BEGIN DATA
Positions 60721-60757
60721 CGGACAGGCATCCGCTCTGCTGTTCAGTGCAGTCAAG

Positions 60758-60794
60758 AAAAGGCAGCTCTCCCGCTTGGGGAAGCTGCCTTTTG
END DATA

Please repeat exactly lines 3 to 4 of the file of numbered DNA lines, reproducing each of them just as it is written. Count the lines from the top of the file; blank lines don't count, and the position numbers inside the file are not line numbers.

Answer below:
Positions 60758-60794
60758 AAAAGGCAGCTCTCCCGCTTGGGGAAGCTGCCTTTTG